Apparently, along with “Tarantos” and “Níbelum Das Uhört,” this release concludes a trilogy, but since I don’t speak Spanish I can’t tell what are the themes or the story.
Anybody who has heard “Tarantos” (and probably the first album, but I haven’t) knows that USER NE doesn’t make common music. Even in the realm of Folk/Pagan Metal they strive a bit from the beaten path. You’d expect the requisite acoustic intro to be calm, introspective, but instead it’s an active creature galloping through burning woods. Neat! While it’s not too uncommon anymore to find a band with a bagpiper or flute, USER NE uses them slightly differently than we’ve come to expect. On “Das Uhört” (a really strong track) the bagpipe is often in the background, wailing its mournful tune even as the rest of the band is uplifting the listener through a time of tragedy. “Chanson, Femme, Vie” is a short acoustic piece, solid folk rumination, but at the end Kyrtan goes all jazzy on his cross flute.
Oh yeah, if you haven’t read anything about USER NE before, the band is comprised on nine members, eight men and a woman. There are three vocalists providing everything from deep growls and blackened shrieks to male choirs to Pantaraxia’s beautiful soprano (which reminds me a bit of Filipa Mota of HYUBRIS and Lydie Robin of VENTURIA at times). Almost all of the ranges are on display on “Atropa Datura,” which launches into Black Metal after a disjointed intro but somewhere along the way becomes a drifting Folk piece.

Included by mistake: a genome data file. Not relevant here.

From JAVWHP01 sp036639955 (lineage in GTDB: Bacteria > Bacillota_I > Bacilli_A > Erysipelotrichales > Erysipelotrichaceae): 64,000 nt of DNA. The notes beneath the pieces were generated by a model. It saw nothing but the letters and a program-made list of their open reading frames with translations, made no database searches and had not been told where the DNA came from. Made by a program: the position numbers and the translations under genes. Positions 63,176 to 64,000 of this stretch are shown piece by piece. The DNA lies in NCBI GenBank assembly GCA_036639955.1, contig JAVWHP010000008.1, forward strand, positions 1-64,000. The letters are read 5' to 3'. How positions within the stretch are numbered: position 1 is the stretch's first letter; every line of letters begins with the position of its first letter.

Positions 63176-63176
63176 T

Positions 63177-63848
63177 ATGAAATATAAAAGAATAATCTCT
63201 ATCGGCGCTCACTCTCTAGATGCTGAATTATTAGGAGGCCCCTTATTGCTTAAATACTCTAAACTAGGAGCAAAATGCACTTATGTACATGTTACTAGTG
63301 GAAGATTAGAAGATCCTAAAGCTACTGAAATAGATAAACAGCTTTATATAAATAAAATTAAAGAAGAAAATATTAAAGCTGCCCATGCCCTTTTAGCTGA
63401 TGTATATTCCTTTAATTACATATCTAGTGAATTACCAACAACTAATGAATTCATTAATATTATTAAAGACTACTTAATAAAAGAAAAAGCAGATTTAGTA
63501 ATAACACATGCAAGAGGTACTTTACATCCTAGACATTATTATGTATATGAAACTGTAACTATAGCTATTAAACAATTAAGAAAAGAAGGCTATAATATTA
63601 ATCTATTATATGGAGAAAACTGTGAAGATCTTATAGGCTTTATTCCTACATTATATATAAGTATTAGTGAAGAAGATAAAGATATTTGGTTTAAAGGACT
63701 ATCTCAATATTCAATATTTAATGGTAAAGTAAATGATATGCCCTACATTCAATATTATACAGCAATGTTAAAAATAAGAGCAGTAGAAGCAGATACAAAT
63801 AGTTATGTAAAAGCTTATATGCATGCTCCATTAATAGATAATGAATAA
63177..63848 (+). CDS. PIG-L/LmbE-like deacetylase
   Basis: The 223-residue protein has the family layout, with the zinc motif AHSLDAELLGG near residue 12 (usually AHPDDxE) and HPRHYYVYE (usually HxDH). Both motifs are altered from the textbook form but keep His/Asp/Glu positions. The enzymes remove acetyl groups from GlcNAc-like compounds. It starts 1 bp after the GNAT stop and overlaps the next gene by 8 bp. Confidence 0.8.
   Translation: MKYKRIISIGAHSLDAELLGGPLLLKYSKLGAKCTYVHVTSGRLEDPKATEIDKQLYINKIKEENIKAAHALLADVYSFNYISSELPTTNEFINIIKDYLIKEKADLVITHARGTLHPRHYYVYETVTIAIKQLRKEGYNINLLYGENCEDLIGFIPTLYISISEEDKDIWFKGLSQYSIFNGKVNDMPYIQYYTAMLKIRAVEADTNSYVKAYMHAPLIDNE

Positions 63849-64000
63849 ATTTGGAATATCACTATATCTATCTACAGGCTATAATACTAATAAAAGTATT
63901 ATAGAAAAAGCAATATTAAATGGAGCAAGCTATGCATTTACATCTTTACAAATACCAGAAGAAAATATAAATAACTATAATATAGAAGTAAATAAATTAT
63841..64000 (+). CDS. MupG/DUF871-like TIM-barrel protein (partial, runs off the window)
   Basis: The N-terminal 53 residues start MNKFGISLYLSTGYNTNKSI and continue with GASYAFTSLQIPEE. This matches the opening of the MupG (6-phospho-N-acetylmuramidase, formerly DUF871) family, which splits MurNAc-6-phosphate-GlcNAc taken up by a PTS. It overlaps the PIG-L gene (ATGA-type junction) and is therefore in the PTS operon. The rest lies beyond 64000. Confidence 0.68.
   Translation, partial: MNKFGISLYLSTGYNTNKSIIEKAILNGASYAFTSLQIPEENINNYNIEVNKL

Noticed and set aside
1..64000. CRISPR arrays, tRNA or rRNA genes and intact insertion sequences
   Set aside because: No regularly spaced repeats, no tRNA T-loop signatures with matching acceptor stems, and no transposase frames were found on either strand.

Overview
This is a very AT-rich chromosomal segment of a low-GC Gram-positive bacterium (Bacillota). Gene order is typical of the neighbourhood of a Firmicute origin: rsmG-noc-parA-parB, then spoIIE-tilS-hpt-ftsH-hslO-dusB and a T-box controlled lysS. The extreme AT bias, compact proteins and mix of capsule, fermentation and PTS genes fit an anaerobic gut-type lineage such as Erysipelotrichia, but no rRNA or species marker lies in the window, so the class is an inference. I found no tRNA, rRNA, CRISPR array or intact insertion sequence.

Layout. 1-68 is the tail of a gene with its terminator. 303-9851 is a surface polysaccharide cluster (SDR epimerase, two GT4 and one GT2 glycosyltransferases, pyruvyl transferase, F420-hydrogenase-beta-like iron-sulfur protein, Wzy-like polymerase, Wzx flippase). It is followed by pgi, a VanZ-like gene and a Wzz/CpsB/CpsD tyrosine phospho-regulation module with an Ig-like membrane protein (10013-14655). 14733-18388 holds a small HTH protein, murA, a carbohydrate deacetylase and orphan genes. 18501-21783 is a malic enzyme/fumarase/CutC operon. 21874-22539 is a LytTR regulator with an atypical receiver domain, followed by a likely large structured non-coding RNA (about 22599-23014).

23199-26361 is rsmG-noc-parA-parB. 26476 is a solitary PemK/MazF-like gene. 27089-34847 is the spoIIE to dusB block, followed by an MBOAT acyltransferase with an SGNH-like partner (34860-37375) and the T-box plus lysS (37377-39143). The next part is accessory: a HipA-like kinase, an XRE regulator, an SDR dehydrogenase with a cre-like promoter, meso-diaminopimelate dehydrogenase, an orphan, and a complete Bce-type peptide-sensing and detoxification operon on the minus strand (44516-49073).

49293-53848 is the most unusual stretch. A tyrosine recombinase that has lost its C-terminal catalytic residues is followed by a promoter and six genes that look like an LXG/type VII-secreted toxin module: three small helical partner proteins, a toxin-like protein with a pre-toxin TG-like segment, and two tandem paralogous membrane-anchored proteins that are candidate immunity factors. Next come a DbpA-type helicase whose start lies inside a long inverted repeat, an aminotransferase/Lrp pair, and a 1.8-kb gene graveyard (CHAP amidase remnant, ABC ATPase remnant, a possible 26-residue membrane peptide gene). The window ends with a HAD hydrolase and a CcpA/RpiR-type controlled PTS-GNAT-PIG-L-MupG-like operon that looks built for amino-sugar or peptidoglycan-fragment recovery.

But the band doesn’t limit itself to what I’ve already mentioned. There’s also caustic Industrial/Dance (“Temptation Of Belief”), Alternative noodling (“III”), Flamenco (“Mañana Mañana“ and “El Chascarrillo“), and something I’m not sure how to describe besides an occasionally schizophrenic children’s sing-a-long meets the music from Warcraft II („Finger Pinini“). The band has their hands in a lot of musical pies and they can make it intimate or epic („Stramonium“). It’s really quite remarkable what they do and they make it sound so natural, so organic. Many of the songs are fairly short, one or two minutes, and they serve as pleasant rest stops for ideas that didn’t warrant full-length songs.
One caveat: This is not background music and treating it as such will greatly diminish your experience. A week of listening to it as background music left almost no impression on me, but as soon as I sat down to write this review and really concentrated on the music it immediately opened up. "Atropa Natura“ is an album worth your attention if you like Folk, Pagan, or Progressive Metal.
Oh yeah, and tracks 17-21 are just five to six seconds of silence each.
(Online December 15, 2006)